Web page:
Let me be clear. Toronto suburbs are not going anywhere. They are still growing. Many people still dream of owning their own house, which is much more attainable in the suburbs.
Something is changing though. And it’s changing fast. Some suburbs are becoming more like cities.
Toronto’s inner suburbs of the future will be much more like cities of today.
Specifically: Etobicoke, Scarborough and North York.
You know, the “ex-burbs” that were once their own municipalities before amalgamation with Toronto.
Before we get started, let me offer a simplified history of how suburbs around North America got started.
After World War II, there emerged a dream. The middle-class would live in their own homes with their own yards on tree-lined streets. They would be driving distance from downtown. One or both parents would work there. Sure, there would be some traffic, but the commute wouldn't be bad.
Cities like Toronto were covered in parking lots. So, it was easy to drive into the city to work at an office, park almost anywhere at a reasonable cost, and then drive back home to the suburbs.
Many smaller towns like Mississauga, Oakville, or Etobicoke exploded into suburban communities. In the suburbs, the car was king. So, suburbs grew to accommodate cars. Streets were wide. Highways were plentiful. Big box stores and malls came along with lots of parking for everyone.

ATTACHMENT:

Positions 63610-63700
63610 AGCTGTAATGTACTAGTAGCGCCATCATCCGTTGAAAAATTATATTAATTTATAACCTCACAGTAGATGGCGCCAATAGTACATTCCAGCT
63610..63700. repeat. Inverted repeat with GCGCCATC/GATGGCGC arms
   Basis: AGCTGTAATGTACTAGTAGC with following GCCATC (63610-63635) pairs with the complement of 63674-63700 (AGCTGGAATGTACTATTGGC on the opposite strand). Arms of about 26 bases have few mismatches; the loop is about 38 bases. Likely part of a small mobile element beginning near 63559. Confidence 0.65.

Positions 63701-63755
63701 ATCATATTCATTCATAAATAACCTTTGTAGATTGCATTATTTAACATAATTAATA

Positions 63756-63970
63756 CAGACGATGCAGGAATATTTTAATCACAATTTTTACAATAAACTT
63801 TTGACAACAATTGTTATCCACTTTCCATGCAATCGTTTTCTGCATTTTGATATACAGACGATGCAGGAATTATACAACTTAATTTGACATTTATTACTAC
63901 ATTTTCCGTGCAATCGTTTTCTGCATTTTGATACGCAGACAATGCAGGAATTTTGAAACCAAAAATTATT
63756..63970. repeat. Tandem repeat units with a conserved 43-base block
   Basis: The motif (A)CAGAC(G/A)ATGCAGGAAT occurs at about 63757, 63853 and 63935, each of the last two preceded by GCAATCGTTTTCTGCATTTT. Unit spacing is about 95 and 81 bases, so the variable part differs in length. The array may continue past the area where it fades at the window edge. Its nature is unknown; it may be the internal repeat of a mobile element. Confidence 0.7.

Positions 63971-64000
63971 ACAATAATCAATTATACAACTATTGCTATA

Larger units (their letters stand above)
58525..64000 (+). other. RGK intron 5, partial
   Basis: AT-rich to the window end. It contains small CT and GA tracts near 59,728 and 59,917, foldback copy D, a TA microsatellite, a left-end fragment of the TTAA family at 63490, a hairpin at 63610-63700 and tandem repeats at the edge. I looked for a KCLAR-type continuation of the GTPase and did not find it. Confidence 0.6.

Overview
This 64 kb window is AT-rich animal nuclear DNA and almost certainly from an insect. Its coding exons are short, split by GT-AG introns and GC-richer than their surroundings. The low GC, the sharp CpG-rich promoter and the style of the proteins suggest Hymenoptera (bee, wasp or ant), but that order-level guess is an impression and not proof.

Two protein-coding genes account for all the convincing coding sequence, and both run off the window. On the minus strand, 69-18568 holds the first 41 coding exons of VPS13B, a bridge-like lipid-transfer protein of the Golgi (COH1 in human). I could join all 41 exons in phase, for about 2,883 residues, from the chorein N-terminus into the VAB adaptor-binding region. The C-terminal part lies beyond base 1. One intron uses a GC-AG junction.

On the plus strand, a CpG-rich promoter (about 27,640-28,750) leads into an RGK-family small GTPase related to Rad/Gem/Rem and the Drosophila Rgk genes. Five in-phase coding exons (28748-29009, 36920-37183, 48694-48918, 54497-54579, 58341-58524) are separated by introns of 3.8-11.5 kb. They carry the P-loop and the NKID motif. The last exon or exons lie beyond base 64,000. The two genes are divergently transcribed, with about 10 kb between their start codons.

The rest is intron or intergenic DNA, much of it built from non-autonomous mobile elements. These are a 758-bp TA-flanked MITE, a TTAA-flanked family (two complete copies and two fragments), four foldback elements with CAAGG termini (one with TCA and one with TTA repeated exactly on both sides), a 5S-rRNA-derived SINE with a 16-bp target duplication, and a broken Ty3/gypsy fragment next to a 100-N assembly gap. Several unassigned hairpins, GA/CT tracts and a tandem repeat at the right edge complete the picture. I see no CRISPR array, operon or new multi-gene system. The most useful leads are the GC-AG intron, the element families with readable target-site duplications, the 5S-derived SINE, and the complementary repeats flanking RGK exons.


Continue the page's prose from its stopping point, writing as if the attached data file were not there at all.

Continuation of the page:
It was a city planner’s nightmare. This is when the notion of urban sprawl came along.
To a large extent, many middle-class Torontonians moved to the suburbs. But the city became the spot for new immigrants, LGBTQ folk, hippies, cool kids, singles, university professors, and some middle-class who stayed in Toronto.
Suburbs seemed to work for a while, but ...
Then came traffic.
Now suburbs were suddenly less appealing.
Then came gentrification. Along with it, the desire to live in a city once again.
Suburbs were now tagged as soul-less, boring places with no street life or walkable streets. In the eyes of some, suburbs had become a failed experiment.
And so the return to the city became more appealing.
As with many things in life, the suburbs became more complicated places than just a place to put a lot of low-density houses where cars can move easily. Many people still love the dream of owning a house (or a large condo), which is generally more attainable in the suburbs at a better price.
And who could blame them for that?
Today, some suburbs are still expanding. Many immigrants from the past 50 years, and their descendants, that started in the city have decided to move to the suburbs. Italians in Woodbridge. South Asians in Brampton. The Chinese in North York.
Still, there are a group of suburbs that may be coming to an end.
As I mentioned, these are what some call ex-burbs. They still have many of the attributes of suburbs, but they are rapidly urbanizing. The ex-burbs were separate entities until Toronto amalgamated in 1998. At that time, some believed the money that these suburbs had would keep the city financially healthy. It could combine certain services and offer a stronger tax base.